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The new platform wars

April 15, 2015
Is Apple now a Gen 2 product company?

April 2, 2015
Smartwatches: The New Smartphones Jr?

March 19, 2015
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March 5, 2015
MWC 2015: It was all about connected wearables

February 11, 2015
High tech and the laggard effect

anuary 29, 2015
Microsoft Hololens and the evolution of computing

January 15, 2015
Commentary: Tech device diversity set to explode with IoT

2014 USAToday Columns

USAToday Column

May 13, 2015
The Battle for the Living Room

By Bob O'Donnell

FOSTER CITY, Calif. -- First, it was for the little screens. Now, it's for the big ones.

In living rooms across America, an epic clash is looming for the hearts, minds and eyeballs of U.S. consumers as major device platform providers, as well as cable companies and telecommunications carriers, again try to reinvent the big-screen television viewing experience.

While smart TVs, streaming boxes and gaming consoles have attempted to alter our viewing habits, most people continue to get their TV content the same way they always have -- through cable or satellite providers.

Now, however, the environment around TV viewing has begun to shift because of one profoundly important development: the growing popularity of over-the-top (OTT) video services, such as Netflix, Hulu, HBO Now, YouTube and others like them.

These services are radically changing how, where and what we watch, leading to increased interest in the idea of "cord-cutting." That's where consumers cut the traditional cable or satellite TV connection they've always used to get their TV services, and instead get that content over the top of an Internet data connection.

Although many tend to think of the Internet as the place to surf the web, a vast majority of Internet traffic is dedicated to delivering video. While we love all things Internet, it seems we love all things video a lot more. A TECHnalysis Research survey on U.S. consumer activities shows we still spend about twice as much time watching video as we do browsing, updating our social networking status, and so on.

As a result of all these developments, we've seen a lot of big shifts by tech and telco companies lately to position themselves for the upcoming changes in TV viewing and the subsequent change in viewers' spending habits many are expecting.

This week, Verizon surprised many by announcing its intention to purchase AOL. While there's more analysis to be done, much of the logic behind the acquisition seems to be focused around enabling Verizon to beef up its forthcoming OTT television service with more unique content and a stronger advertising platform. In addition, AT&T just announced a deal with Hulu to bring Hulu's library of OTT video content to a broader range of AT&T customers.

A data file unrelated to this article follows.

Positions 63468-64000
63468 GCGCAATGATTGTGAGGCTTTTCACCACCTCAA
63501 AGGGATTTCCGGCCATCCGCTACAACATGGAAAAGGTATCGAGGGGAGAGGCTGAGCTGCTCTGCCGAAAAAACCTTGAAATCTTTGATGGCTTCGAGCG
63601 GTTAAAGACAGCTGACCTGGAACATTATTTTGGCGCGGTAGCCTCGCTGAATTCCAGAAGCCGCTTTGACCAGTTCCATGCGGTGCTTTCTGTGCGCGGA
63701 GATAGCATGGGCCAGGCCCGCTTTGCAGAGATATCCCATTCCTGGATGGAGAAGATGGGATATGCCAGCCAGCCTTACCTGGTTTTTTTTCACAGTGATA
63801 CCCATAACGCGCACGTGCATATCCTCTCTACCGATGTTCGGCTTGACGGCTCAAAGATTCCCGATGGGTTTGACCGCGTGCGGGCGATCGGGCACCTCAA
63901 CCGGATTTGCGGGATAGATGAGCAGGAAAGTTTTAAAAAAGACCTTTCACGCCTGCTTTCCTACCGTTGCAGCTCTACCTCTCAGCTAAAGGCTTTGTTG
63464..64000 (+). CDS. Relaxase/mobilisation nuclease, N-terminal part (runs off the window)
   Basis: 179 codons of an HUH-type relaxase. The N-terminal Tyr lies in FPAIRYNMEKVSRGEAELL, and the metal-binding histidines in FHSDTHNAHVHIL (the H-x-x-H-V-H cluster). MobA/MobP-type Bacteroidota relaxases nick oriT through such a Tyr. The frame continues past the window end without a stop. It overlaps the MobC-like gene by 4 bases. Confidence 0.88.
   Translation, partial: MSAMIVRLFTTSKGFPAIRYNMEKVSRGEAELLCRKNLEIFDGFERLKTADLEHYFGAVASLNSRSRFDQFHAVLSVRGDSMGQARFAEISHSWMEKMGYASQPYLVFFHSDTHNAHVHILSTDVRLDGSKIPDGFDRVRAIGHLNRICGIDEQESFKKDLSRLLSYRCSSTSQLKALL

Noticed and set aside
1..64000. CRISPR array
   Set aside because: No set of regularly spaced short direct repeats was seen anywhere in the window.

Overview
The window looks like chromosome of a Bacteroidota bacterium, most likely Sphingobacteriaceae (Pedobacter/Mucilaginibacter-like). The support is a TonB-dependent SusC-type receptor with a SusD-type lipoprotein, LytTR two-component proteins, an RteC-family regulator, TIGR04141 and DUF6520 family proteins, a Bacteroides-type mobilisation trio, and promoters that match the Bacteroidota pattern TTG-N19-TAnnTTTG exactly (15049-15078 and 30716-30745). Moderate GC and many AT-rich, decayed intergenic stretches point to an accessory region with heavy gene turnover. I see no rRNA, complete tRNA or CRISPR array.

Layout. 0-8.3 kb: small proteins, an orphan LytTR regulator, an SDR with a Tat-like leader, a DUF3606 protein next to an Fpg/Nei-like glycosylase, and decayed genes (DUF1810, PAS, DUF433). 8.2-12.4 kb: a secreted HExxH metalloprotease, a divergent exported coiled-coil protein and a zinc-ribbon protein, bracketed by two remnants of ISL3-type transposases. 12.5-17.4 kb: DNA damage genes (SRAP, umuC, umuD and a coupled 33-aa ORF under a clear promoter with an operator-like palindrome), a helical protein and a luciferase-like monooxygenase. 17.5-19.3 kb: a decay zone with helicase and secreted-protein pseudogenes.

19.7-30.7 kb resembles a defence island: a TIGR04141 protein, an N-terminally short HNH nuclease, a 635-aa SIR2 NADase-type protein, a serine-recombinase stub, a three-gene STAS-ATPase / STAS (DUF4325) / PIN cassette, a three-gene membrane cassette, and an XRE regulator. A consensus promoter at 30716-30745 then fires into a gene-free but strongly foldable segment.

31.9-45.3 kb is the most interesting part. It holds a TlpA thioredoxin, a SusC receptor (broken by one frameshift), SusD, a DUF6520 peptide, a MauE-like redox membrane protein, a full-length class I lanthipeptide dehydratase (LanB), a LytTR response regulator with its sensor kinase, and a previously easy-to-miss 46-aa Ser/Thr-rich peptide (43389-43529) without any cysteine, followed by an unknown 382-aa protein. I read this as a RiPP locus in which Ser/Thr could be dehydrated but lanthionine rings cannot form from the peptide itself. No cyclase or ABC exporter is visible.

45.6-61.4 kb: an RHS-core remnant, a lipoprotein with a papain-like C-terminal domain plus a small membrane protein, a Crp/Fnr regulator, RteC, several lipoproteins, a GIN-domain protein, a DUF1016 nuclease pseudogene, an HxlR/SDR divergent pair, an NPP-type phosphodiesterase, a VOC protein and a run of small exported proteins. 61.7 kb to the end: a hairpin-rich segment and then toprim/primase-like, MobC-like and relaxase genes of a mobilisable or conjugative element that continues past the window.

Industry watchers expect to see even more announcements from the major device platform providers in the near future. Google has already talked about its Android TV platform, yet rumors suggest we'll be hearing much more about it at the Google I/O conference, scheduled later this month. People pass by a Verizon Wireless store in San Francisco.

Less than two weeks after the Google conference, Apple is widely expected to make announcements about an upcoming version of its Apple TV set top box and related services at the company's Worldwide Developer Conference (WWDC).

In the case of Google and Apple, we will likely see a battle of the platforms as well as a battle of the boxes. Both companies will probably discuss how TV channels and networks are evolving into something akin to apps and describe how each will provide a unique (and hopefully compelling) way of giving access to an increasingly large and diverse array of content — all of which can be delivered over an Internet connection.

On the hardware side, Apple is widely rumored to be unveiling a new, more powerful Apple TV box (not a set!) while Google will be offering a variety of different Android TV set-tops, likely led by Nvidia's previously announced Shield Android TV device. The Nvidia Shield leverages the company's powerful visual computing heritage and enables access to 4K video movies and TV shows, as well as access to a variety of high-quality games.

These hardware distinctions are likely to be just some of the big differences between platforms. One key issue will be access to live sports and local programming — these have been two sticky points for all previous OTT offerings, so it will be interesting to see how (or if) either platform can address these issues.

The stakes for this living room battle are huge. Not only do we all spend a lot of time viewing TV and video, we spend a lot of money to access this content as well.

So sit back and grab some popcorn, because seeing how all these companies maneuver their businesses to tap into this new opportunity is going to be a fun show to watch.

Bob O'Donnell is founder and chief analyst of TECHnalysis Research, a technology consulting and market research firm that provides strategic consulting and market research services.

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